Batman and Robin have no problem tracking him down and stopping his first three crimes based on "A bird in the hand is worth two in the bush", "Birds of a feather flock together" and "The early bird gets the worm" (which he escapes with help from his umbrella and birds), but it is the fourth that nearly ends the dynamic duo ("Killing two birds with one stone")....until they enlist a little help from a bird themselves, ending with capturing the Penguin, and putting him in a new nest...in jail!

While the Penguin ended this collection of Wanted The World's Most Dangerous Villains, the collections of villain based reprints would continue, in a nine issue series in the 1970s, recently collected by DC Comics (though not containing the stories from this DC Special or the previous....but it does have some NEW old tales, making it worth a look!).

Saturday, March 14, 2020

Happy Pi Day 2020

Though usually known for hamburgers, Jughead Jones has occasionally switched to other culinary delights, and has used that to win contests, such as this pie eating contest as shown on the cover of Archie's Pal, Jughead #46 (February, 1958) by Harry Lucey.

Happy Pi Day!

Saturday, March 7, 2020

Chilling Adventures In Sorcery

Remembering artist Gray Morrow (March 7, 1934 - November 6, 2001) on his birthday with covers from some hard to find classics he did for Archie Comics (under its Red Circle imprint).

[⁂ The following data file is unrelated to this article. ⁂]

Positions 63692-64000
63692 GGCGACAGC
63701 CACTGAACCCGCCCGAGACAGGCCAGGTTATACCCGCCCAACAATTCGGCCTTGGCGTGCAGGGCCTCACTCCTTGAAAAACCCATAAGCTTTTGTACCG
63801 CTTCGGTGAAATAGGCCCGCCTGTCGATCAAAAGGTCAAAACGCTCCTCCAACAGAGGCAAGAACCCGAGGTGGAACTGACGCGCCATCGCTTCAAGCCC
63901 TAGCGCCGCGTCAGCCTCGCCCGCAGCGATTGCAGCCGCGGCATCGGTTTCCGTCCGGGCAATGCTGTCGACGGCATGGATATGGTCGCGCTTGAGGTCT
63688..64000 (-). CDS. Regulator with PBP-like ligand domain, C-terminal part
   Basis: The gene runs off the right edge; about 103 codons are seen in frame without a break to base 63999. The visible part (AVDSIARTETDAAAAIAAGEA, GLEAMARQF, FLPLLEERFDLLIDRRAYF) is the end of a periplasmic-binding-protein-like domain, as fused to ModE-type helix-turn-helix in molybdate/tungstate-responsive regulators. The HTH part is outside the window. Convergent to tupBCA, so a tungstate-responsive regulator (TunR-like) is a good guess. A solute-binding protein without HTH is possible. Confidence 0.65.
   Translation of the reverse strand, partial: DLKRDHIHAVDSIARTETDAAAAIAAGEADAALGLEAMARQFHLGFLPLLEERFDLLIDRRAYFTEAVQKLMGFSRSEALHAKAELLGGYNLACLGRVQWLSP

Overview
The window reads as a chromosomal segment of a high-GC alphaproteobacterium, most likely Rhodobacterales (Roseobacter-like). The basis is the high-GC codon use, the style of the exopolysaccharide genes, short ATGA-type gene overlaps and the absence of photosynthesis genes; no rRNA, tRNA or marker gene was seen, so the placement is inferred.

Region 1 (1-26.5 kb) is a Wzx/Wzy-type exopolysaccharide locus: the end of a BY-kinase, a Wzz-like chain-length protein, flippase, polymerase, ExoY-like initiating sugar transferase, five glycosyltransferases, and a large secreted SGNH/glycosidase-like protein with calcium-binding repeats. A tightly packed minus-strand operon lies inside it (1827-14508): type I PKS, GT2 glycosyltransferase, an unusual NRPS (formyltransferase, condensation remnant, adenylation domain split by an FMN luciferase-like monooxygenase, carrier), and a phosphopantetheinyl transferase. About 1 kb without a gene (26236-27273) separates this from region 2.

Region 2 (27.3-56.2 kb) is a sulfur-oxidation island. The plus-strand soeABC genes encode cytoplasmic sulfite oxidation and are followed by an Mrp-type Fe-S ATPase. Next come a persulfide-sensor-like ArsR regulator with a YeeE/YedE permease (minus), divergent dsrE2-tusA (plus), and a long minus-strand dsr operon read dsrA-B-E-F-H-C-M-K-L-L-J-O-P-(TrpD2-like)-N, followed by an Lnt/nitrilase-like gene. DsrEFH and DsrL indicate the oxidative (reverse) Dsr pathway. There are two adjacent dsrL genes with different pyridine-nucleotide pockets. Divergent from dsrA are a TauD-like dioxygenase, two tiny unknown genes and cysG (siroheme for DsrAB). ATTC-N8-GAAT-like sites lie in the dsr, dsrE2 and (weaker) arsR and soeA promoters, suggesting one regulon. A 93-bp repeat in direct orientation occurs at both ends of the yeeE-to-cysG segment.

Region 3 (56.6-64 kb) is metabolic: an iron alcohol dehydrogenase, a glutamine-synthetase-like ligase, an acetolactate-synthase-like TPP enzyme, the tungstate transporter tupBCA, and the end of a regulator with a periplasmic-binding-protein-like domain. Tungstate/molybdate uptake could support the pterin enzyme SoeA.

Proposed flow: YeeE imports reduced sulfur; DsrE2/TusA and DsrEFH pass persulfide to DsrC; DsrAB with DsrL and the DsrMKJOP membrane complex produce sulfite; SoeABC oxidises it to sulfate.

These are the issues 3, 4 and 5 from October and December of 1973 and February, 1974, of Chilling Adventures In Sorcery.

The title continued from the two issues, Chilling Adventures In Sorcery As Told By Sabrina (which didn't have Morrow covers), and continued into Red Circle Sorcery (which did....and, might be great for coverage next year!).

Very few could rival Morrow's monsters (or beautiful women.....and sometimes, they were one in the same, as you can also see on his work on DC's Zatanna, both before and after this series).

Wednesday, March 4, 2020

Superman Gets Sick: The Last Days Of Superman

Sure, Superman is more powerful than a locomotive, but even though he can handle the biggest threats and largest menaces....there are things that can stop even a Superman.

Amazingly, it could be a miniscule microbe that could finally spell doom for the Man of Steel, leading into...."The Last Days Of Superman", the comic being covered today.